There is no argument that war veterans, who sacrificed their lives and livelihoods hoping to achieve our total freedom, deserve our respect and honour. I can imagine that it was not an easy decision to suspend their lives and go into the bush to fight for the freedom of others without any guarantee of survival. That to me remains a rare ultimate sacrifice which very few of us can take. My respect for them is boundless. If only we could have that same spirit now, we would not have allowed things to get where they are.
The sad reality is that the freedom which they all sacrificed for is not yet here. Zimbabweans in general are worse off today than many were during colonial times when it comes to quality of life. This is not by accident at all but is as a result of the lack of visionary and selfless leadership.
In the case of war veterans, it is a really wretched story because many of them today are disillusioned, marginalised and poor. I have had the privilege of meeting some who contributed and sustained the struggle and did so much for this country but were deliberately side-lined at independence because of their principles. Unfortunately the fruits of the struggle were usurped by a clever Â cabal within ZANU(PF) who never really did much yet today they masquerade as our liberators and think that they are entitled to power forever without responsibility.
The reason why Zimbabwe is poor today and owes billions of dollars and cannot account for billions of its mineral resource revenues is not because of sanctions or some sinister plan by the West. It is because of irresponsibility, incompetence and downright greed of a struggle elite. Unless we address that, our country including our war veterans will remain poor, marginalised and hopeless.
I got quite excited for a minute because I thought the request by our war veterans to meet the President was to have an honest and fearless discussion on the state of the nation and the need for leadership renewal, but I have since learnt that the meeting is merely going to be about the welfare of war veterans and not the welfare of Zimbabweans in general. How disappointing. Even if they get the lump sum they want, then what? Soon they will be broke, asking for more. How short sighted.
I have no doubt that after their meeting with Mugabe, there will be handshakes and smiles all over as he manages to once again dupe them with promises of money, cars and benefits and postpone any substantive changes. Itâ€™s merely going to be another PR exercise which will entrench Mugabeâ€™s rule. That is typical but unfortunately it works all the time. Zimbabweans are very simple, give them a bit of money, a car and a cell-phone and they will make you a little god.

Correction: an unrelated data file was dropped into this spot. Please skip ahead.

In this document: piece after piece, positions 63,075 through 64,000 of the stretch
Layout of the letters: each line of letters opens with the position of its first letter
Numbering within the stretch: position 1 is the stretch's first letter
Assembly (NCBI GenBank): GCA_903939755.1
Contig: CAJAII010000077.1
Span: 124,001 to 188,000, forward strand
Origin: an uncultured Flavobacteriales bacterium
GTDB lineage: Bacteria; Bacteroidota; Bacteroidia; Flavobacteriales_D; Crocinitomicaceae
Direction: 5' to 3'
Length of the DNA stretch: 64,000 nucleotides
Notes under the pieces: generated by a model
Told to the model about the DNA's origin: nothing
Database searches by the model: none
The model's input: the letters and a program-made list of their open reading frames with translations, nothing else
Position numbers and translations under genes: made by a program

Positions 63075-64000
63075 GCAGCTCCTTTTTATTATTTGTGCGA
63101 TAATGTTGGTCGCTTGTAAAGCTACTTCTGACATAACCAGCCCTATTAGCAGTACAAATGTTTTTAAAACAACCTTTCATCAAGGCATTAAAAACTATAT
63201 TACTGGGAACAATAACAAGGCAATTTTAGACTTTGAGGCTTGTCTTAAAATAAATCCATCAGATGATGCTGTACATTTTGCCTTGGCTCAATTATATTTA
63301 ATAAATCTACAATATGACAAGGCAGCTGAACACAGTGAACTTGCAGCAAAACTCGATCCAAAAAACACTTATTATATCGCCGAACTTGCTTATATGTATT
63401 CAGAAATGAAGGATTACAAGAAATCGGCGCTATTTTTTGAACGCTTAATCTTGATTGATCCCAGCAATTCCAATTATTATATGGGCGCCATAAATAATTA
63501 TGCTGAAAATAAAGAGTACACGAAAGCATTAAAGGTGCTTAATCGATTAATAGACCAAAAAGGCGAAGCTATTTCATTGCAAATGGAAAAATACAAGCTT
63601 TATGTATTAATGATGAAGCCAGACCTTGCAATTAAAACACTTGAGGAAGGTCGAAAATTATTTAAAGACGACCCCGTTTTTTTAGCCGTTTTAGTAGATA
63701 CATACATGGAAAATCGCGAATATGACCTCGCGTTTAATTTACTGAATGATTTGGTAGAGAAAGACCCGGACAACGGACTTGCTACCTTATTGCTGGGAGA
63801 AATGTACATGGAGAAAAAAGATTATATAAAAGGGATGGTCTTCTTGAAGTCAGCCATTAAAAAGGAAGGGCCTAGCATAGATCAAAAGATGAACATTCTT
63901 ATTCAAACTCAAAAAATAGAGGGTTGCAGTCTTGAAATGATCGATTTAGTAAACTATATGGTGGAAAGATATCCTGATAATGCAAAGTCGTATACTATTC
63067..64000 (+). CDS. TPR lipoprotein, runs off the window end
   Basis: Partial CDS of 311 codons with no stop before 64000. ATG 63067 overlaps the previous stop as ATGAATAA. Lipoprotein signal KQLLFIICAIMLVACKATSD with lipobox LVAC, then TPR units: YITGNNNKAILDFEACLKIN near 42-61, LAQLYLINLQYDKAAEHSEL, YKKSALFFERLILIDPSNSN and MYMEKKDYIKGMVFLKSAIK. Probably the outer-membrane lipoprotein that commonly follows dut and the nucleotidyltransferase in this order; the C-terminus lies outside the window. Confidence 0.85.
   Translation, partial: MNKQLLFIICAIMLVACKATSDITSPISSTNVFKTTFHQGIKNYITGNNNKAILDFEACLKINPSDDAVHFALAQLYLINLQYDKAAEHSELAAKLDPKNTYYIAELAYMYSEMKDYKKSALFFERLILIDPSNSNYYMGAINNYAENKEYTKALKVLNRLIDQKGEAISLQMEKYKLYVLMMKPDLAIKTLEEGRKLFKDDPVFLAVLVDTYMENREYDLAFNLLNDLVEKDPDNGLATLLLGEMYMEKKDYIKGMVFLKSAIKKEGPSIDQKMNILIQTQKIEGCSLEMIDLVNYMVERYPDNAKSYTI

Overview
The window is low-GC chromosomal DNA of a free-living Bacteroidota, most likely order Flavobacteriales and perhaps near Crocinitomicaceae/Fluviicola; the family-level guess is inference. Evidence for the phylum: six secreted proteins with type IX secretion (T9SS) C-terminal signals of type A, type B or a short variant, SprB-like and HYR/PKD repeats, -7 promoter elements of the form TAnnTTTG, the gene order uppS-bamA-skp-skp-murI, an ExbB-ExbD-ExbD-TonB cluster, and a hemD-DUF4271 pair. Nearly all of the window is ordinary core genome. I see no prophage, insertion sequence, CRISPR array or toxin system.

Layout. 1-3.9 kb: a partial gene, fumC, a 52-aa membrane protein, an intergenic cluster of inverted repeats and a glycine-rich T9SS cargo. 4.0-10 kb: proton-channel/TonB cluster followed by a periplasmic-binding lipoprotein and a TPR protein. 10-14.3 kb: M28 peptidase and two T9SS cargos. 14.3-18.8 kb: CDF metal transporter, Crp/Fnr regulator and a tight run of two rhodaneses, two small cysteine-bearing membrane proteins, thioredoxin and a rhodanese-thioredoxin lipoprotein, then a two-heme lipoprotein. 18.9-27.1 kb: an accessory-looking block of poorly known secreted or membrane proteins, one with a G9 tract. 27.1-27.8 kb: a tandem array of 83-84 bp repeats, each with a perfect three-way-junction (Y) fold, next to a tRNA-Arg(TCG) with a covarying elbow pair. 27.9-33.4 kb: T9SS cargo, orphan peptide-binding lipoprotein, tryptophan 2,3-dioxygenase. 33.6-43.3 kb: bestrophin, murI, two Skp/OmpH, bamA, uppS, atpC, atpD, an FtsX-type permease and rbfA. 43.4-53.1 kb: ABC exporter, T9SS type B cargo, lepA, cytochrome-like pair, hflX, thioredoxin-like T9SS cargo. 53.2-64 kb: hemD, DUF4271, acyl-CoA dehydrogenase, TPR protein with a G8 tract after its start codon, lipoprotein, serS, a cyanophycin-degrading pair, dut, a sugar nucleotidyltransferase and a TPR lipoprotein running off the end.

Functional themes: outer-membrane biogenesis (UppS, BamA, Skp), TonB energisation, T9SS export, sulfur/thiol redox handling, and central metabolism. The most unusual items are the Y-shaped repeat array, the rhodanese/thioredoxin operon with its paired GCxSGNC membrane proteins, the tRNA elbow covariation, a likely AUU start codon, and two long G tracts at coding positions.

I suspect that our war veterans will only represent their short term interests so donâ€™t expect much from the meeting. Unfortunately, this will not change the reality that the struggle for the total emancipation of Zimbabweans must still go on and it will only happen when we have political leadership renewal and new fresh brains in State house,
â€œThe most successful tyranny is not the one that uses force to assure uniformity but the one that removes the awareness of other possibilities, which makes it seem inconceivable that other ways are viable, which removes the sense that there is an outsideâ€. Allan David BloomÂ (1930 â€“1992)
Our problem is the belief, even among some of our war veterans, that there is no better outside to the current status quo. The belief that Mugabe is the best thing that ever happened to Zimbabwe and that he not only has all the rights to continue to rule but is irreplaceable. Nothing can be further from the truth.
As young progressive Zimbabweans we are rejecting this paradigm. We are saying that Zimbabweâ€™s potential going forward is unimaginable but can only be unlocked by us renewing our leadership and creating a new inclusive narrative which says all Zimbabweans, regardless of race or ethnicity, should freely participate in shaping a better future. It can only be realised when we have an ethical government. There is no other way.
In rejecting this ZANU (PF) limited paradigm, we are not saying we do not appreciate the role played by those who sacrificed their lives nor are we disrespecting them, but rather we are saying that Zimbabwe must open the next chapter of creating an inclusive developmental state.
There is absolutely nothing unpatriotic about that. In fact, some of us love this country more than some of our current leaders who have plundered our resources and watched it regress and under-develop.
Even if our war veterans get their measly lump sum of $18,000, we cannot pretend that our problems will be over. In fact, they are bound to get worse.
The fight for freedom must therefore still go on and we cannot expect these war veterans to do that for us.
Another Zimbabwe is possible.
Vince Musewe is an economist and author based in Harare. You may contact him on [email protected]. He is also the Secretary for Finance and Economic Affairs for PDP. He writes in his personal capacity.Post published in: Featured